I can understand why Gov. Rick Perry is getting Texas Monthly’s annual “Bum Steer of the Year” award – no Texas governor has ever gone to such great lengths to earn it – but I can’t understand why the magazine was so hesitant to single out the governor, even to the point of being almost apologetic.
“No one wants to give the governor a Bum Steer. No one wants to poke fun at the elected representative of 25 million Texans,” wrote editor Jake Silverstein. The final straw, he said, was Perry’s gigantic “oops” moment, his inability during a televised debate to remember the third federal agency he would abolish were the country to commit the disastrous act of electing him president.
Although that gaffe is memorable, no one should have been embarrassed by it, except the governor, his inner circle of advisers and the nearsighted campaign contributors who have spent millions of dollars keeping him propped up in the governor’s office for the past 11 years in exchange for government contracts and other political favors.
The “oops” moment is far from the worst sin that Perry has inflicted on the people of Texas during this year alone. The governor’s handling last spring of the state budgetary crisis – which he largely created with an underfunded school finance plan five years ago – should have been more than enough to already have planted him at the top of the “Bum Steer” list.
He insisted upon and signed a state budget that slashed billions of dollars from health care programs of critical importance to millions of Texans and cut $5.4 billion from the public schools. It was the worst public education budget of his lifetime, the first in more than 60 years to fail to pay for enrollment growth. He orchestrated these cuts and other spending reductions while leaving more than $6 billion of the taxpayers’ money unspent in the Rainy Day Fund. And, he had the gall to say it wasn’t his fault if school districts started laying off teachers.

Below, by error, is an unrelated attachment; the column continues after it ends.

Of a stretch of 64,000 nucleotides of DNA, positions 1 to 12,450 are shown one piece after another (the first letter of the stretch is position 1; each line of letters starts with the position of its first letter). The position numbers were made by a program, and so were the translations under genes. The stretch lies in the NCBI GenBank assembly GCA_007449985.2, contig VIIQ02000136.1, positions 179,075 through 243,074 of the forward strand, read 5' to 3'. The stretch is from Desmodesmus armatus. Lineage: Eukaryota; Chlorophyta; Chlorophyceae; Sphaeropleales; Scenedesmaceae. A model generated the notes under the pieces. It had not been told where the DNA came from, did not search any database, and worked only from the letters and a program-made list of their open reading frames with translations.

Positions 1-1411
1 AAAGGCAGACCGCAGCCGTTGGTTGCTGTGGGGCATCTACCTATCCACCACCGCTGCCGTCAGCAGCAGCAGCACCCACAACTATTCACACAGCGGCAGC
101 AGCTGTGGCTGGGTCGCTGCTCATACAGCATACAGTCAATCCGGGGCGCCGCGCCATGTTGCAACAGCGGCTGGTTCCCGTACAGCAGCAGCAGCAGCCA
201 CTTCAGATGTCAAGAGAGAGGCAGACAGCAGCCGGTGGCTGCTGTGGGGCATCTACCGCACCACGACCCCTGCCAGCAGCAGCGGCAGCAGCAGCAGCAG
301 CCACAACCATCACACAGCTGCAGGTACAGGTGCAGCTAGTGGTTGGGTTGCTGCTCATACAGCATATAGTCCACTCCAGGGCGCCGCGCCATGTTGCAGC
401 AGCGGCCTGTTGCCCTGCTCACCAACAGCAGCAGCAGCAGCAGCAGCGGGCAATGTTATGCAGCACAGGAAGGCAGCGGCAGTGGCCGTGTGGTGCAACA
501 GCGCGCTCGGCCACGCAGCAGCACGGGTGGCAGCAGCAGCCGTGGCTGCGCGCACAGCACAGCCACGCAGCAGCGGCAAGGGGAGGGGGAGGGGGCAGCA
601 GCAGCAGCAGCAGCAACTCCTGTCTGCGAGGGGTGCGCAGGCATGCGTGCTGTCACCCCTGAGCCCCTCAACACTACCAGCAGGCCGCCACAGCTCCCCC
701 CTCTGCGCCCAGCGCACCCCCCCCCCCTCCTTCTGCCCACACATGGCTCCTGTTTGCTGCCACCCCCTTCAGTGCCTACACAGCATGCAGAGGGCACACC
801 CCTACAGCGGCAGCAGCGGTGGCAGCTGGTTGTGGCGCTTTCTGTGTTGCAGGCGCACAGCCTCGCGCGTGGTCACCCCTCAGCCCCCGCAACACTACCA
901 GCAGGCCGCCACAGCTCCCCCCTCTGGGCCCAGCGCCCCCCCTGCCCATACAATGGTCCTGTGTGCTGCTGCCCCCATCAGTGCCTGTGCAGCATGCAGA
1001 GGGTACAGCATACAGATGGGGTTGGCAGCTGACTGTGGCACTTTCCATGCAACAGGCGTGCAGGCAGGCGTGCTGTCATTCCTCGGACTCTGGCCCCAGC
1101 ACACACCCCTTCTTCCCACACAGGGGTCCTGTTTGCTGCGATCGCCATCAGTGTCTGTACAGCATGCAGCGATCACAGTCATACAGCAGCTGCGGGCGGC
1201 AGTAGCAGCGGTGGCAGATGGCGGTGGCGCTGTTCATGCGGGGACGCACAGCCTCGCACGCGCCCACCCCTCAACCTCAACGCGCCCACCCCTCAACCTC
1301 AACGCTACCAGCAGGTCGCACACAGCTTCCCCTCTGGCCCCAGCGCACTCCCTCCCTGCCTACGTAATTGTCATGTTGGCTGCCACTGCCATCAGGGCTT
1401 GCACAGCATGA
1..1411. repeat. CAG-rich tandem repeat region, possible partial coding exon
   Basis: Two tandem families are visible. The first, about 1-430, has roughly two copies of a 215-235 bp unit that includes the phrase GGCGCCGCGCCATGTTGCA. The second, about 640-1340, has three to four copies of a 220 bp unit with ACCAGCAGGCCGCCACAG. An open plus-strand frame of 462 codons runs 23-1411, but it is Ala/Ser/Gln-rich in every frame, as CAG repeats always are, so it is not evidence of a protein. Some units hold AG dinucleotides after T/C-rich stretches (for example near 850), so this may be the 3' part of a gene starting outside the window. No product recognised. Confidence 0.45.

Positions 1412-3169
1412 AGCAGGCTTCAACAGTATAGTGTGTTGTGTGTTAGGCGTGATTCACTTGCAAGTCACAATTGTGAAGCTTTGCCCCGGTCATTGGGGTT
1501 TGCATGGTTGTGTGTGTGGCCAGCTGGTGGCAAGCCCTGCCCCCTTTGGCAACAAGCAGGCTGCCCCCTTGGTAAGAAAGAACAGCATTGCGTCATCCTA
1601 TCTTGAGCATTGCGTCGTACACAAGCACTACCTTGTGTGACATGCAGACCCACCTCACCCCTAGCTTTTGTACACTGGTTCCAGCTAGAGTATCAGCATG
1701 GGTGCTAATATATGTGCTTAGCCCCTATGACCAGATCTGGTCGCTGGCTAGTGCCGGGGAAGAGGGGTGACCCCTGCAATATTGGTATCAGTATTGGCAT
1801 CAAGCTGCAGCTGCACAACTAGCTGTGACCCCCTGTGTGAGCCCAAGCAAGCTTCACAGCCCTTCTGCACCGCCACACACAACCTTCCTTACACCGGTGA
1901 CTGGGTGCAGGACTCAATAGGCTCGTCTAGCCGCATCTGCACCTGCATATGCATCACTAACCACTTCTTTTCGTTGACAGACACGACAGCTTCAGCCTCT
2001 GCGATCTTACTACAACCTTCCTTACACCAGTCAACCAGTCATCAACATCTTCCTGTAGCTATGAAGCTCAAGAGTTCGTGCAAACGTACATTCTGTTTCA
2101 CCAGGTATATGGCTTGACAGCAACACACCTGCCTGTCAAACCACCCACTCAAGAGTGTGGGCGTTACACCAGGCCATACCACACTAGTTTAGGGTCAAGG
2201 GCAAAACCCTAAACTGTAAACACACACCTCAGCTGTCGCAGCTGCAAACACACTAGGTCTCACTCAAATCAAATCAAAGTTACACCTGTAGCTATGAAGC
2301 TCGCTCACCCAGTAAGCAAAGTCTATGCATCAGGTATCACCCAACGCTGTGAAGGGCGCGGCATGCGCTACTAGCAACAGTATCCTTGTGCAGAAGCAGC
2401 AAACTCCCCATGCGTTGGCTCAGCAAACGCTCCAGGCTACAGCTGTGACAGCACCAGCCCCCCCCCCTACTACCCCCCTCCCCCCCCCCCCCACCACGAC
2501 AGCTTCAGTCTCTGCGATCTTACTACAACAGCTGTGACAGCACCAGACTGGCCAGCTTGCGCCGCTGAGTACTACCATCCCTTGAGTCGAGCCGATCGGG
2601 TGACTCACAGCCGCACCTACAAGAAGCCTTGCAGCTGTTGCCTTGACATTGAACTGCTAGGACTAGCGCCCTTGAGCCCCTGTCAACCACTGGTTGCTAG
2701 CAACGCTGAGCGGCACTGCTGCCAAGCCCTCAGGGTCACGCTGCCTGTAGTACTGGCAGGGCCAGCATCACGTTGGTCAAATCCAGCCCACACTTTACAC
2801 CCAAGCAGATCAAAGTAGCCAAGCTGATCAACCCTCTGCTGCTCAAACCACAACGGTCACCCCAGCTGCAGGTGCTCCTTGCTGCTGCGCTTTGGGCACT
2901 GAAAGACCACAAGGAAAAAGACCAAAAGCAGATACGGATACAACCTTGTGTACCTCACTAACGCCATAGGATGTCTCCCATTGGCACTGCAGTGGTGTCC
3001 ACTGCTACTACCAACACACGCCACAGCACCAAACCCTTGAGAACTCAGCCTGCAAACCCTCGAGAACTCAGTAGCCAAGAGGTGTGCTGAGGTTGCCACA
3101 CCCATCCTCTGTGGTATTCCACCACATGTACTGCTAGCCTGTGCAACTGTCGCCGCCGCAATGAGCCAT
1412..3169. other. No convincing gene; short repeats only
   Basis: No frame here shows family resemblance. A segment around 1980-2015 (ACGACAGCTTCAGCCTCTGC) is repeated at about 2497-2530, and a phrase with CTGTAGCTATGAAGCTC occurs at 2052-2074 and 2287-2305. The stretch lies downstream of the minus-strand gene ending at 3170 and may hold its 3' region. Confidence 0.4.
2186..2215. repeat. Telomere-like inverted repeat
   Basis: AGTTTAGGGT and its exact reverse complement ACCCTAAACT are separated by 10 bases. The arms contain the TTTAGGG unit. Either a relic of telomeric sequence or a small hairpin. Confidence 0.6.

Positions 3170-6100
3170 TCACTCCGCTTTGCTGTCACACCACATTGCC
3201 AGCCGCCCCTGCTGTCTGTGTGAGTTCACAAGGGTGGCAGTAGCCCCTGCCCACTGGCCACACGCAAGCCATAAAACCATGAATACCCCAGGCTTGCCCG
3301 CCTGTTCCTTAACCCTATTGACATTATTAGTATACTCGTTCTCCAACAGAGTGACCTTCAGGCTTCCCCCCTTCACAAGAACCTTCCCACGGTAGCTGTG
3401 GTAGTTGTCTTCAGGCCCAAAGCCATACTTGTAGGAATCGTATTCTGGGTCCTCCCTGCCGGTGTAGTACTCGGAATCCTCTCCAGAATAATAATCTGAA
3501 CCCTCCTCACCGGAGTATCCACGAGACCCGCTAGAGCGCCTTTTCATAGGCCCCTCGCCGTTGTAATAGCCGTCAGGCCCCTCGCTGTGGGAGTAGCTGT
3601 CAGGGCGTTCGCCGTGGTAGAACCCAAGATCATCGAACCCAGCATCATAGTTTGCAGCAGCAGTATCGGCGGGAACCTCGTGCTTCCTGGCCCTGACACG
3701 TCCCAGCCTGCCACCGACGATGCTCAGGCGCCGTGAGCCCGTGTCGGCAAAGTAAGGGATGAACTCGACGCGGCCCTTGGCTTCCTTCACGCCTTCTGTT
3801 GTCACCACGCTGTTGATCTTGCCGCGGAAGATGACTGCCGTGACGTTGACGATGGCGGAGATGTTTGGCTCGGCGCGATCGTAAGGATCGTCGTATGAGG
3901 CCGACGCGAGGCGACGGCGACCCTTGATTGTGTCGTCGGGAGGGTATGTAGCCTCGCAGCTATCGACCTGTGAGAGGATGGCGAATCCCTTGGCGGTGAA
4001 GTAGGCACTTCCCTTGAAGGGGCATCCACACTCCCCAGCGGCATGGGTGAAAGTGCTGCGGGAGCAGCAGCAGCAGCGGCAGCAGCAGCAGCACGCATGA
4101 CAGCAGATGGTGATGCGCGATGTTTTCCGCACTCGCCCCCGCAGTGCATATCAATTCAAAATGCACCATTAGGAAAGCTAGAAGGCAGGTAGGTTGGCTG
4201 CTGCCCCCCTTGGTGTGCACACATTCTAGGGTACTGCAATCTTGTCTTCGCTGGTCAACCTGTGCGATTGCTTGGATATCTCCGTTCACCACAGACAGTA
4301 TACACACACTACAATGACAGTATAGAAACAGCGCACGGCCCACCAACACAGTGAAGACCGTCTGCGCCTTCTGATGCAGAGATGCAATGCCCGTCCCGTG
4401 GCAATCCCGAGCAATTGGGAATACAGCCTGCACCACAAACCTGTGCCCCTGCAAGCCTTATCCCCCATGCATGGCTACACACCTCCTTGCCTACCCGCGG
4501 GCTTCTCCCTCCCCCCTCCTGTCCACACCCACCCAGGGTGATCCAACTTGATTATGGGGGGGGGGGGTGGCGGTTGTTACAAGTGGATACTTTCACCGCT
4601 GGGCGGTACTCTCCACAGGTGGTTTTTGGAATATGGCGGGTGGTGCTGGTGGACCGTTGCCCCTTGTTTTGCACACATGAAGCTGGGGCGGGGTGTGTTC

No one wants to give the governor a Bum Steer? Says who?
The Bum Steer, of course, is designed to entertain as much as educate. And, there is absolutely nothing entertaining about the estimated 32,000 school employees who, so far, have lost their jobs because of Perry’s budget cuts – and the thousands more expected to join them next year. Even in the face of adversity, though, teachers, bus drivers, cafeteria workers and other school employees who still have jobs are doing their best for their students. Many are dealing with larger classes, insufficient supplies and outdated textbooks, but they are creating success stories every day.
While Rick Perry will spend much of the holiday season trying to sell a frozen bill of goods to Republicans in Iowa and New Hampshire, Texas teachers and other educators – and their students – will be taking some welldeserved time off. So will I, even if my holiday break may not be as wellearned.
I and my colleagues at TSTA wish you a happy season free of bum steers and look forward to seeing you again next year.
-From Texas Monthly